Amazingly, I was two years old when blacks finally earned the right to vote in America. 100 years after Abraham Lincoln delivered the Gettysburg address, proclaiming "our fathers brought forth on this continent a new nation, conceived in liberty and dedicated to the proposition that all men are created equal."
It would take another 13 years after those words were spoken, before the Mormon church would end the disgraceful 120 year ban restricting blacks from recieving the "full blessings" of Mormon life, its highest privilage, entry into their temples and recieving the priesthood. Although the practice of overt racial discrimination against blacks ended in the Mormon church in 1978 with the lifting of the ban on blacks recieving the priesthood, the racist idiology behind the ban has yet to be overcome.
40 years later it still stands since it has never been renounced.
It is still privately taught to the next generation of Mormons behind closed doors. There is still a common belief amongst Mormons that blacks are inferior to whites because those who were supposed to represent God have said so in no uncertain terms and nobody with any authority in the Mormon church has had the courage to say they were wrong. The conspicuous absence of that admission implies that the current leaders of the church still believe those same racist myths since they have done nothing to debunk them. And allow them to continue to be taught without comment. That is a sin of ommission.
It has been 40 years since those powerful words were spoken, yet "the crippling legacy of bigotry and injustice" spoken of by Lyndon B. Johnson, is still a large elephant sitting in the corner, ignored by the Mormon church.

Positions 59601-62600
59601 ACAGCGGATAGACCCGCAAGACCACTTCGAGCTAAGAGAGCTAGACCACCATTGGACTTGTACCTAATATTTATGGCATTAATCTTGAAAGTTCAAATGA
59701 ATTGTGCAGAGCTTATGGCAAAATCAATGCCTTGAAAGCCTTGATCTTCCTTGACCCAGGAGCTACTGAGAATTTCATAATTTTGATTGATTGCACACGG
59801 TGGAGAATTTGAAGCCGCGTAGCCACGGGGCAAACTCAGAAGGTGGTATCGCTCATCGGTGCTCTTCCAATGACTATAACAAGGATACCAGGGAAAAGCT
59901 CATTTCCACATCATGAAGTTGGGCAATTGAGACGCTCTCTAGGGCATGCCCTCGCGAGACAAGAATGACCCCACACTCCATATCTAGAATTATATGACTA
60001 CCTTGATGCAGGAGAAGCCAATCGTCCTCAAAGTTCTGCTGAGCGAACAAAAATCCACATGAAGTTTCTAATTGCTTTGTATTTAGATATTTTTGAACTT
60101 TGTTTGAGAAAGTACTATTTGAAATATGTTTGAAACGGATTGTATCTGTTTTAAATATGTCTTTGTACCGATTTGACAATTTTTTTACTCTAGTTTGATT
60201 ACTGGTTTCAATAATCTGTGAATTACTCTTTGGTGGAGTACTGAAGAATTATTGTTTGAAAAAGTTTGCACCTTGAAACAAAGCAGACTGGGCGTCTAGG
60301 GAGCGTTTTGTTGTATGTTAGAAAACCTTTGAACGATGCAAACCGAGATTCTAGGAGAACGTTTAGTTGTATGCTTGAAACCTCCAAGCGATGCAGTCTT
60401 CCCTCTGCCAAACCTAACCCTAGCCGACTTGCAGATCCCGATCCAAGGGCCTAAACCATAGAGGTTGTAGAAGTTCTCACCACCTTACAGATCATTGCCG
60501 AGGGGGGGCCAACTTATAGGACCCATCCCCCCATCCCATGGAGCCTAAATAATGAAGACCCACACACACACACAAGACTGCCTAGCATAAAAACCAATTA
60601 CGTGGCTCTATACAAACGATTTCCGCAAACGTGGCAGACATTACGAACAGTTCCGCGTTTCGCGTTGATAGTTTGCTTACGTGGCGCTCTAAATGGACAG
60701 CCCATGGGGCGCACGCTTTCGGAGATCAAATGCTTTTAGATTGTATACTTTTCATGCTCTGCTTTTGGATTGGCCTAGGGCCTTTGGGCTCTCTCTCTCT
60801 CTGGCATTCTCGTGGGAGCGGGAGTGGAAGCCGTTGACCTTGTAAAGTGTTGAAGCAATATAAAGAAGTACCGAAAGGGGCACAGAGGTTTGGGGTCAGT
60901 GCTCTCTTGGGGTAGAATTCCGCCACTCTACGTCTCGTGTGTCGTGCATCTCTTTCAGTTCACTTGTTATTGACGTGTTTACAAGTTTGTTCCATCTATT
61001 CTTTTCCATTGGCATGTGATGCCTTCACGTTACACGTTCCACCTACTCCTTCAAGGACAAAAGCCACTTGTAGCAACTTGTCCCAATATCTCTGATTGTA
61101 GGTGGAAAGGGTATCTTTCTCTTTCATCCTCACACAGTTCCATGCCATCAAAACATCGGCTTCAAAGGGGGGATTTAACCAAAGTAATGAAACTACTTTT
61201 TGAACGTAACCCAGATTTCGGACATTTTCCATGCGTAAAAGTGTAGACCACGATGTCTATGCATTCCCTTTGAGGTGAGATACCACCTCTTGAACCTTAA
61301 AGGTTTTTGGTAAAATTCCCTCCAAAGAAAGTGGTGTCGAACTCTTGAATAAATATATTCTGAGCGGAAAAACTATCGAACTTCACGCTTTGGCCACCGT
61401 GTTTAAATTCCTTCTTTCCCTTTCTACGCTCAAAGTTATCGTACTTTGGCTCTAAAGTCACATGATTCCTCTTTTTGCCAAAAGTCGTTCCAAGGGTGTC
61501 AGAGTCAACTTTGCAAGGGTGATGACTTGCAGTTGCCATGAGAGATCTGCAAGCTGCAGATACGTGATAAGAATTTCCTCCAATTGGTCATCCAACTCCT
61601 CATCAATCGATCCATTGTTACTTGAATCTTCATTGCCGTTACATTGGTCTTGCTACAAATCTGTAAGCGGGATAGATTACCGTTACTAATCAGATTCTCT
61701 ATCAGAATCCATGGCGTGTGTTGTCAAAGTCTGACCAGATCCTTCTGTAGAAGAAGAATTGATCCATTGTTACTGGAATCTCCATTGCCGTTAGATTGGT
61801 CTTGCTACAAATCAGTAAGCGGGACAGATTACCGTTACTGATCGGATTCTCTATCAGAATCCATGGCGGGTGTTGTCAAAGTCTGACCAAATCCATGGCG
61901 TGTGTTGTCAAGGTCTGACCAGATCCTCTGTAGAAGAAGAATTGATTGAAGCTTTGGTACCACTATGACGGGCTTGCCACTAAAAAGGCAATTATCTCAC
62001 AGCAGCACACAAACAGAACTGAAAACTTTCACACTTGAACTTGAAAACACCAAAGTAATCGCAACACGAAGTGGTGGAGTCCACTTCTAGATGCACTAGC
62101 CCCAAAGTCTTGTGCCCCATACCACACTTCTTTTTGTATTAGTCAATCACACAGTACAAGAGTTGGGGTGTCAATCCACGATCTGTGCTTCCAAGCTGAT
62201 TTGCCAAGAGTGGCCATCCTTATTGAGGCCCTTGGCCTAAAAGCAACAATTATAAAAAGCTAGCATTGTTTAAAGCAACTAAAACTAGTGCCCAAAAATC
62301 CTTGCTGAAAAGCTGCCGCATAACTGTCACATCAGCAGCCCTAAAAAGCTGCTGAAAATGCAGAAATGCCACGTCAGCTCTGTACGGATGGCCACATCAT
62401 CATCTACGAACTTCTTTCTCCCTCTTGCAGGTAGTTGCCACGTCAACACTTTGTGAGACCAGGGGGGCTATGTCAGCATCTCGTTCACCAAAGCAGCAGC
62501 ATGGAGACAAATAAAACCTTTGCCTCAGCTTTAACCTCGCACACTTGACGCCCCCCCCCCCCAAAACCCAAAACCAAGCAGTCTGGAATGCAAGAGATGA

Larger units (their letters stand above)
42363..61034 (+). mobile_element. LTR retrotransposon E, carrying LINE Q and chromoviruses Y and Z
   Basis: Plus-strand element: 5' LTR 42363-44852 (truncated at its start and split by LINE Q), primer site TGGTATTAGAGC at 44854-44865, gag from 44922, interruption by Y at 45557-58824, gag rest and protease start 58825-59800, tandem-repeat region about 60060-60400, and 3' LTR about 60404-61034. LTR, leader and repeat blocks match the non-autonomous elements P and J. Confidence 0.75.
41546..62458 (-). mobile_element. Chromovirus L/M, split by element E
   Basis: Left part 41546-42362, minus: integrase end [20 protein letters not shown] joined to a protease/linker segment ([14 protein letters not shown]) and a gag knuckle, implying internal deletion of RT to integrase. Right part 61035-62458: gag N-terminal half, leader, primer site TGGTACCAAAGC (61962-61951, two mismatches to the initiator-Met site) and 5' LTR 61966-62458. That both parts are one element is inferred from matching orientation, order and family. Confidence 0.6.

This was most recently illustrated by the comments of Gordon B. Hinckley when asked by Mike Wallace on CBS's 60 minutes, "Church policy had it that blacks had the mark of Cain. Brigham Young said, "Cain slew his brother, and the Lord put a mark upon him, which is the flat nose and black skin."
Gordon B. Hinckley: It's behind us. Look, that's behind us. Don't worry about those little flecks of history. "
The fact that the leader of the church dismisses 120 years of history of institutionalized discrimination against blacks as a "fleck of history" illustrates the depth of the inability of the leadership of the church to examine and deal appropriately with its significant history of racism. Simply claiming that it is "behind us" before opening any kind of discourse or acknowledging the issue, does not put the issue "behind us."
It is what LBJ called a "cripling legacy of bigotry and injustice" and cannot be overcome in Mormonism until the leadership of the Mormon church renounces its racist myths and folklore, which are deeply rooted in the Mormon racial attitudes. That attitude continues to be passed down from generation to generation as it has over the entire history of the church. Those false racist doctrines are still being taught to this day. The racist mormon oral traditions are alive and well, depite the public denials of its leaders and inflated claims of success amongst African converts.
While my 16 year old son was in LDS early morning seminary they were discussing Brigham Young. He brought up some of the outlandish things the prophet Brigham Young had said about race, like "Shall I tell you the law of God in regard to the African race? If the white man who belongs to the chosen seed mixes his blood with the seed of Cain, the penalty, under the law of God, is death on the spot. This will always be so." (Journal of Discourses, Vol.10, p.109)
His teacher's response was, "I hate to say this, but that's true."
She went on to explain why she thought this statement was true based on the false racist doctrine that blacks were cursed with dark skin because they were descendants of Cain.
I was shocked!
Here it was the 21st Century and my child was still being indoctrinated with a 19th century, false, racist myth, used to justify slavery, that totally contradicted the main commandment of Jesus Christ to "love our fellow men as ourselves."